Staunton, January 26 – In order to build up support for Vladimir Putin, the Kremlin is conducting a good news offensive in the media, something that will only intensify as the date of the presidential election approaches, Sergey Shelin says. And a major part of that drive will involve playing games with statistics.
Last week, the Rosbalt commentator notes, “almost all major media outlets, official and not very, within a few days in a synchronous fashion reported in rapturous fashion” the news that over the first 11 months of 2017, Russian exports of non-raw materials and non-energy goods rose 20.8 percent from a year earlier (rosbalt.ru/blogs/2018/01/26/1677573.html).
Not only did the requirements of politics require officials to report these figures after 11 months rather than after the yearly figures come it, Shelin continues, but those same demands led officials to present as “a triumph” something that was anything but – something that becomes obvious if one looks at the figures compiled by the Russian Export Center.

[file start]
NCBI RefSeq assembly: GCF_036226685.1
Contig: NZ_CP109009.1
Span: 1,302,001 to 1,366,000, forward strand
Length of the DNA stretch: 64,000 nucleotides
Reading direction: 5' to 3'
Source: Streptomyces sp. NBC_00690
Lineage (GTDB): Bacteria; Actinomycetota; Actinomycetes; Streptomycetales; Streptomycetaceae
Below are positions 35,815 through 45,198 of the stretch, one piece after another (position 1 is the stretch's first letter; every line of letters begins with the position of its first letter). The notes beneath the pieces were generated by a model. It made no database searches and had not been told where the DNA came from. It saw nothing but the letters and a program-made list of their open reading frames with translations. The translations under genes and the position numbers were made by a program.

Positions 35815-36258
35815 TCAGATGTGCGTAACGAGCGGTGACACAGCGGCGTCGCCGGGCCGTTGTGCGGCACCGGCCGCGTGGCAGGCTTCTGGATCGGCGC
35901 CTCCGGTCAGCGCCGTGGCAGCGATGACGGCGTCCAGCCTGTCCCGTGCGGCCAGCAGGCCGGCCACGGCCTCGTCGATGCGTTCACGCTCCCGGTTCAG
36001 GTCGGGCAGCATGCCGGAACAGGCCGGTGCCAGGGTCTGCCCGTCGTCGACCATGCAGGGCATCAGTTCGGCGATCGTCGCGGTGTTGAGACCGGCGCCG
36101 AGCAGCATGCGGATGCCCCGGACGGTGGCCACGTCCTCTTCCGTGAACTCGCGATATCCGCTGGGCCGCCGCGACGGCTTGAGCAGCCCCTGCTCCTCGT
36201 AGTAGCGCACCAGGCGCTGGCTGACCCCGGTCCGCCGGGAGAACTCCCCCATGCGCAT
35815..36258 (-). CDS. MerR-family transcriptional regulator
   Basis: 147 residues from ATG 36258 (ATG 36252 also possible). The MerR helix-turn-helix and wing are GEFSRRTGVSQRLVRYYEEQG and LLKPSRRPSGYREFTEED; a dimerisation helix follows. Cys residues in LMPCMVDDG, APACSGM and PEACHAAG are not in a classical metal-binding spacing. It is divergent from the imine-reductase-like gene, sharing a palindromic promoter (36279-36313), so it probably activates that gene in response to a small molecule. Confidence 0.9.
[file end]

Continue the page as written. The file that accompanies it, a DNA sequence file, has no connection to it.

That institution’s numbers show that in 2012, Russian exports of this kind were valued at 144 billion US dollars. In 2013, they fell to 142 billion; in 2014, to 138 billion; and in 2016, to 109 billion. That is between 2012 and 2016, they fell by just under a third. In 2017, this figure stood at 116 billion.
That is seven billion US dollars and a five percent increase over 2016, but it is a decline of 28 billion US dollars and more than 20 percent compared to 2012. That is just one of the ways Russian politicians are using statistics to suggest a real recovery when in fact there hasn’t been one.
Two others are equally worthy of note, Shelin says. On the one hand, Moscow counts under non-raw materials and non-energy exports many things others do not, including partially processed metals, grains, and so on. If those are excluded, he continues, Russia’s exports of manufactured goods last year amounted to “less than 50 billion US dollars.”
And on the other, even if one accepts Moscow’s categories, Russia is far behind not just China or Germany but even behind both in absolute terms and growth of other countries with much smaller economies overall such as Taiwan which exported 345 billion US dollars last year, an 11 percent rise, or Poland, with exports in this category of 221 billion, a 14 percent rise.
Unfortunately, “many other such triumphs are going to be constructed before March 18,” Shelin says, “only to be immediately forgotten when they are no longer needed and exceed their ‘use by’ date.”
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